UK’s ‘appalling attack on international law’: Sinn Fein president Mary Lou McDonald

Sinn Fein president Mary Lou McDonald has warned that Boris Johnson will be guilty of “an appalling attack” on the international rule of law if the UK government unilaterally ditches core elements of the Northern Ireland Protocol.

By The Newsroom
Friday, 13th May 2022, 8:11 am
Updated Friday, 13th May 2022, 8:12 am

Mrs McDonald said threats to breach the post-Brexit international treaty by the British government must be condemned by the global community.

She said: “If the British government follows through on these threats to unilaterally denounce and disapply the protocol, this would terminate the Withdrawal Agreement between the British government and the EU.

“The British government says that it wants to act responsibly and respect the Good Friday Agreement, yet their objectives are incompatible with the Good Friday Agreement. Unilateral action will deepen political instability and uncertainty. It amounts to an anti-Good Friday Agreement agenda dangerously wrapped up in pro-Good Friday Agreement rhetoric.”

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Sinn Fein President Mary Lou McDonald. Photo: Kirth Ferris/Pacemker Press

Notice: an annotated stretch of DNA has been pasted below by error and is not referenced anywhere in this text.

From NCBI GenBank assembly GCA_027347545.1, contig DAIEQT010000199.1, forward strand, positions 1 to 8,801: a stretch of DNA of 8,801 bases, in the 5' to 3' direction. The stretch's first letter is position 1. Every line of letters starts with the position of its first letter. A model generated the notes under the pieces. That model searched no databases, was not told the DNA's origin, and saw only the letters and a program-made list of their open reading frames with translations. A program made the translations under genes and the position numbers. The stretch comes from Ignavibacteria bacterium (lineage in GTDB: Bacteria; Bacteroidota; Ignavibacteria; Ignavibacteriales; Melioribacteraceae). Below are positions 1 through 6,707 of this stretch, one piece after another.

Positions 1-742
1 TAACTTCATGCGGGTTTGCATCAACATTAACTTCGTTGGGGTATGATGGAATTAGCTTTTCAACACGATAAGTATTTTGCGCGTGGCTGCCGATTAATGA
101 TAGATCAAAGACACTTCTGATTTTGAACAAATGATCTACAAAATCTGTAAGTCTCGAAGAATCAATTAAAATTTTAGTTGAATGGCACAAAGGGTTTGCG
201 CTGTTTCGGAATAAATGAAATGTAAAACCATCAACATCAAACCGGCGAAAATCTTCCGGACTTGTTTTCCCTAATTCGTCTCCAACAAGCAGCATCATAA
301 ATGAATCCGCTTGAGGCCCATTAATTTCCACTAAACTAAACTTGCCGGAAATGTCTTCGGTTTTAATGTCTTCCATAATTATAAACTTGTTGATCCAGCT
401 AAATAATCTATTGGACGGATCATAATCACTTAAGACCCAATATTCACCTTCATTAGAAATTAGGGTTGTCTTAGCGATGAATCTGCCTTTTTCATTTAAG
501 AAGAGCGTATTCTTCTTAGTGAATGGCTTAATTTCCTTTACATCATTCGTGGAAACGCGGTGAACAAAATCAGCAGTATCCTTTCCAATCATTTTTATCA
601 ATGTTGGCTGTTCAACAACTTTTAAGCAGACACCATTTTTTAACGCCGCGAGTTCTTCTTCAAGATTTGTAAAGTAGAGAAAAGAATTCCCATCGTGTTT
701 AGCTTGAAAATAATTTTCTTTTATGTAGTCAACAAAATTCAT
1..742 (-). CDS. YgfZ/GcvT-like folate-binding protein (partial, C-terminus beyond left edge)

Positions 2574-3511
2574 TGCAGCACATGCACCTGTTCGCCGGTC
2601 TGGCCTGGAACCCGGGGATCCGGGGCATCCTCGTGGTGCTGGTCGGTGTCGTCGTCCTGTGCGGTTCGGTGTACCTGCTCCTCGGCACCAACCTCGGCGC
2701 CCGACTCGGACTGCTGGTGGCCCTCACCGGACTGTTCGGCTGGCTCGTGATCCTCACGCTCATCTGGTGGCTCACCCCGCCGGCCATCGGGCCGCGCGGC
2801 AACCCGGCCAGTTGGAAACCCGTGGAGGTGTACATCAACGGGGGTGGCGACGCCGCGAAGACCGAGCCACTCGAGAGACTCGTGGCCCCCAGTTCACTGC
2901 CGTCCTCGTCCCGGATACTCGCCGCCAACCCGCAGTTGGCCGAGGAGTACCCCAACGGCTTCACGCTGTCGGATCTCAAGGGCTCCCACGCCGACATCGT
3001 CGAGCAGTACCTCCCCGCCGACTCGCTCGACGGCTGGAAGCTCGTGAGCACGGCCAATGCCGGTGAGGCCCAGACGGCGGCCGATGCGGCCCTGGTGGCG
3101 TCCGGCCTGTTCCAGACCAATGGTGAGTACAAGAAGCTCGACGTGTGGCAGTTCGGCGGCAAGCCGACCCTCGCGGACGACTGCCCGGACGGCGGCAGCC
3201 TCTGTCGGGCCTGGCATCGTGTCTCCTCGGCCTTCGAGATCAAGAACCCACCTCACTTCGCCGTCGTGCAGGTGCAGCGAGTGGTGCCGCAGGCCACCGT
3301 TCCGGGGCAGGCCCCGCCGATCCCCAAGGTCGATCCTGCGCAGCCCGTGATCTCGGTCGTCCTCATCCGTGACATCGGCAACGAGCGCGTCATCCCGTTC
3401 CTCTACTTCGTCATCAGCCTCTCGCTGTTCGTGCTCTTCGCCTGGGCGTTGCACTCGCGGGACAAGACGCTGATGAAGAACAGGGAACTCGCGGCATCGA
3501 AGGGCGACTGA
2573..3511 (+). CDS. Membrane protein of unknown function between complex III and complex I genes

The Sinn Fein leader added: “This strategy is actively supported by the DUP, who refuse to enter government in the north, despite the fact that the political institutions are not a party to the Withdrawal Agreement. It is denying democracy and punishing the public and this reckless boycott must end.”

The TUV last night said Sinn Fein’s new-found interest in international law was “sickening” and “ironic” given the IRA’s record of human rights abuses over the last five decades.

TUV South Antrim spokesperson Mel Lucas said: “I suppose it wouldn’t matter what day of the week Mary Lou McDonald chose to issue a statement commenting on people allegedly breaching international law, there would be some diabolical example of the republican movement’s disregard for the same.”

Mr Lucas continued: “It is, however, particularly telling that she should seek to lecture the UK about supposed ‘threats to breach the international rule of law’ on the anniversary of the murder of Douglas Deering, a 52-year-old man gunned down in his shop in Rosslea 45 years ago today.

“Tellingly, Mr Deering was the last Protestant business owner left in the village – a stark reminder of the Provisionals’ campaign of ethnic cleansing in the border areas of Northern Ireland.”